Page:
bag lady
My Scout is the size of the pink one but in the orange color.

I am by no means a small purse woman. I usually blame the fact that I have to carry a larger-sized handbag on my being a mom, but when was the last time I actually toted around crayons, pacifiers, or matchbox cars in my bag? Frankly, the real issue is that I can never narrow down exactly what lipstick I want to wear (and often I combine two or three colors to make my own custom-perfect shade) and honestly, lipstick takes up a lot of space.

Okay, maybe not.

But I also have this huge wallet. When I bought it four years ago, I remember the sales woman at Nordstrom saying, “this is lovely, and it can double as a clutch.” Seriously? Where would I put my lipsticks? In the change pouch? I don’t think so. And while I do have a few clutches in my repertoire, I have to admit that I rarely use them. I need my keys. I need my iPhone. I need my iPhone charger since my iPhone only carries a charge for about 45 minutes these days. I sometimes carry my iPod too (especially if I’m metro-ing) because if my iPhone dies and if I am stuck with an 18-minute wait for the orange line in the direction of New Carrollton, I want something to listen to.

Then there are my eyeglass cases. I can sometimes get away with only carrying one, and the regular glasses and the sunglasses take turns being housed it in, but it has to be the bigger of the two cases because my sunglasses don’t fit in the case for the eyeglasses and if I am going to PT or the gym or some place where I might need to take both pairs off, then I need to bring both cases.

I didn’t really keep any of this in mind when I asked my friend Janna from The Finicky Filly to order me the Kate Spade Essex Scout in orange. In my spatial-judgmentally-challenged mind, it looked like it wasn’t that much smaller than the purse I had been using since August. After all, I wasn’t buying the Kate Spade Small Essex Scout. But in practice, my new orange purse is small. It can barely fit my mammoth wallet. I have to narrow my daily lipstick selection down to two options (today’s choices were the Trish McEvoy “Instant Pick Me Up” Lip Shimmer and the new Chanel Rouge Coco Shine in Bonheur). My keys seem too bulky and of course I need my iPhone charger. (The iPhone was conveniently being carried in my coat pocket.) No iPod. No crayons, pacifiers or matchbox cars.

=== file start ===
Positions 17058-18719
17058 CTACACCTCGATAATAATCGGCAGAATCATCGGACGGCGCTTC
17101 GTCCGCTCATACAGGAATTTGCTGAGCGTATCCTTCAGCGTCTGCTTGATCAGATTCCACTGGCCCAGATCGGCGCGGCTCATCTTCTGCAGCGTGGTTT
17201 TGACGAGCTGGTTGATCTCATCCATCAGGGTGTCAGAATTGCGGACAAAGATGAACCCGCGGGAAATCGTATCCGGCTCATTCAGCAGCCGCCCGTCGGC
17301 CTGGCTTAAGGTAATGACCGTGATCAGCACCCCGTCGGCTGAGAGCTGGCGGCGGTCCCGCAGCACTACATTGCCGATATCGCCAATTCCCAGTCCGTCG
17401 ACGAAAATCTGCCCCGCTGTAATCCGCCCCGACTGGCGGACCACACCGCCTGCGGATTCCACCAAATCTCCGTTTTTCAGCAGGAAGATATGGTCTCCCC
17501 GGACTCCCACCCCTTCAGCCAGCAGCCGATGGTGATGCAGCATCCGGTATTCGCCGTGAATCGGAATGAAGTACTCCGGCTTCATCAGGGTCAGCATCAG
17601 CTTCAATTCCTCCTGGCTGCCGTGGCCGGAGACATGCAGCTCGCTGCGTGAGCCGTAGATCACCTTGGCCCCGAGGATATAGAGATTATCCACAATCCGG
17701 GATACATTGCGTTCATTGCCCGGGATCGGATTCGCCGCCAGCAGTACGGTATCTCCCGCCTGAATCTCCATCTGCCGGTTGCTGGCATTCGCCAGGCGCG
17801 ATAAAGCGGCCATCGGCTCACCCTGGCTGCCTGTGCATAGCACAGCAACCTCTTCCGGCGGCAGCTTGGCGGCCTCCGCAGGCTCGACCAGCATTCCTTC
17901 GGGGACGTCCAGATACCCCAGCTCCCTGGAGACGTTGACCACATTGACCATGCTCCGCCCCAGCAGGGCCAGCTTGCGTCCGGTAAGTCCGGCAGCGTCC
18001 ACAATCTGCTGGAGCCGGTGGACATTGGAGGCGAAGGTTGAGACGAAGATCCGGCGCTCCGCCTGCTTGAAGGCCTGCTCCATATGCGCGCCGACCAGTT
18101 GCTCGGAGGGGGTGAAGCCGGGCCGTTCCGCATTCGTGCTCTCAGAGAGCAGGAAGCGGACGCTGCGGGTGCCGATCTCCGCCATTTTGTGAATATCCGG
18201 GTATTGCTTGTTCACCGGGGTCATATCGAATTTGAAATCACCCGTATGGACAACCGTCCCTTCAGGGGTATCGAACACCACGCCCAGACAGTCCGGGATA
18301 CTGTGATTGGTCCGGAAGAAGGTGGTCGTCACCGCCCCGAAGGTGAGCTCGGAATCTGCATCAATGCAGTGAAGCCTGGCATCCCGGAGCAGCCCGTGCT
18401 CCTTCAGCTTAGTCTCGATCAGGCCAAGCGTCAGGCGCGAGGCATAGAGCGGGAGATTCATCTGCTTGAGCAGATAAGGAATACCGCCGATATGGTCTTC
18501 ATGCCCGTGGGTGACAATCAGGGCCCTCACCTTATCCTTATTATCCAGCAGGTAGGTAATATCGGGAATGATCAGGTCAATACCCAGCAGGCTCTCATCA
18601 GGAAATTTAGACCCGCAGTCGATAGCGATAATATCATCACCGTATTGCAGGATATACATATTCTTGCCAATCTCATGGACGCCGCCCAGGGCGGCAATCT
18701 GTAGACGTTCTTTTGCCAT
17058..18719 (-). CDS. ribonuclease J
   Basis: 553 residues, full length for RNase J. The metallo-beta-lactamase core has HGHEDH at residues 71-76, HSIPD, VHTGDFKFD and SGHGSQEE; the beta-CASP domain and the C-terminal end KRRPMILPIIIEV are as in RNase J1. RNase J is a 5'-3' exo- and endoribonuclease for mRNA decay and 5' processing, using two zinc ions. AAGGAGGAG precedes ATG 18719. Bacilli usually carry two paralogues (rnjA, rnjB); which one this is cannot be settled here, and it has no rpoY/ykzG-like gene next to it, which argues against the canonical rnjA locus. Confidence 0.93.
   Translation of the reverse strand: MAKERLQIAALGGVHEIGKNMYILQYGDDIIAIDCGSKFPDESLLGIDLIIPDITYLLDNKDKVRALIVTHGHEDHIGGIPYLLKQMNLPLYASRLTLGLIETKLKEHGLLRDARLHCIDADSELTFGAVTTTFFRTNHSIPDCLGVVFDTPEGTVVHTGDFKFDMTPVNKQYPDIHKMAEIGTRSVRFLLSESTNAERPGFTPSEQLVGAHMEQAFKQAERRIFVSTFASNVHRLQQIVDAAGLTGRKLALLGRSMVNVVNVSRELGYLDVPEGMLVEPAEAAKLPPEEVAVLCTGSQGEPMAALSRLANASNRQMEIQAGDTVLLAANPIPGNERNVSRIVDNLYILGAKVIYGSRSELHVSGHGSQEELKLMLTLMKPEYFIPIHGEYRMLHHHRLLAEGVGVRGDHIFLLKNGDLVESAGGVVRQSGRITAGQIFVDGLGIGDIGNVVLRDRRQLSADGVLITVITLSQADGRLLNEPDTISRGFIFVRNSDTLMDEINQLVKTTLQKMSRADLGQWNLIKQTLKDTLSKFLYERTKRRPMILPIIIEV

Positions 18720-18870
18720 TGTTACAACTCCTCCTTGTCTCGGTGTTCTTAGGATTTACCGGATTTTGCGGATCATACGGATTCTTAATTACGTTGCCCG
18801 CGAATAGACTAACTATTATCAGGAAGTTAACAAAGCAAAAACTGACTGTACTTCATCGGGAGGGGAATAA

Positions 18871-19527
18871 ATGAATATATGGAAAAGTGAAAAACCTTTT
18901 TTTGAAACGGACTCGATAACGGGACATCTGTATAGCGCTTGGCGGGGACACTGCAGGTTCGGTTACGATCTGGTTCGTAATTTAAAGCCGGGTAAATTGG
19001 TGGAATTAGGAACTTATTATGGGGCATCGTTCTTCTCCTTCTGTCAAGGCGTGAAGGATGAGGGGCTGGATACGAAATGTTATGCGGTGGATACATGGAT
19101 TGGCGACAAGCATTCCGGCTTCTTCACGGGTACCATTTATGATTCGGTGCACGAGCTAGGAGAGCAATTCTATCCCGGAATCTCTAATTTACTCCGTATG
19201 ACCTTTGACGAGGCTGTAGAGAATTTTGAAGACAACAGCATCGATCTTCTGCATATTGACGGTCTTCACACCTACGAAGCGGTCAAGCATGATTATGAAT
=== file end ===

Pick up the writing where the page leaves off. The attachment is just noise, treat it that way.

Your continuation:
The other night, my seven-year old saw my new purse laying on my bed and started petting it.

Colin (adoringly): Mommy, is this your new purse?

Me: Yes, do you like it?

Colin: I love it. (Pause.) When you don’t want it anymore, can I have it?

I don’t think that Colin realizes that while the cross body style of my bag is very Indiana Jones, he can’t fit his entire retinue of treasures in the Essex Scout. Maybe a couple of his smaller twig wands, a Lego gun and one of the knives he cut out of cardboard. But certainly not all his rocks, his corks (he has a lot of these) or his bottle cap collection. Not to mention his lip balm (he is my son, after all). But that is beside the point since I am far from giving Colin his own Kate Spade purse, even one that has been used.

This week I was lucky. It was rainy, so I didn’t need the sunglasses, and since I was carrying around my computer bag, I could use it to stash the surplus items that I didn’t fit in the purse. And I was only carrying around one cork.

Yes, I have a cork collection, too.


photo courtesy of Tom Lawler

All last week, those of us living and working in the nation’s capital and some beyond waited with some combination of dread, fear and anticipation to see if our nation was headed toward a federal government shutdown. Not to make light of the very serious implications of a shutdown, but in the spirit of how I approached my confinement with Beatrix, I was preparing a post on “shutdown chic.” Some offices had pools on how long the shutdown would last. I even saw that local eating and drinking establishments were offering shutdown specials. Of course, others were taking more serious measures, like trying to figure out how they were going to support their families if the furlough lasted for any extensive period of time. We jested, but not really.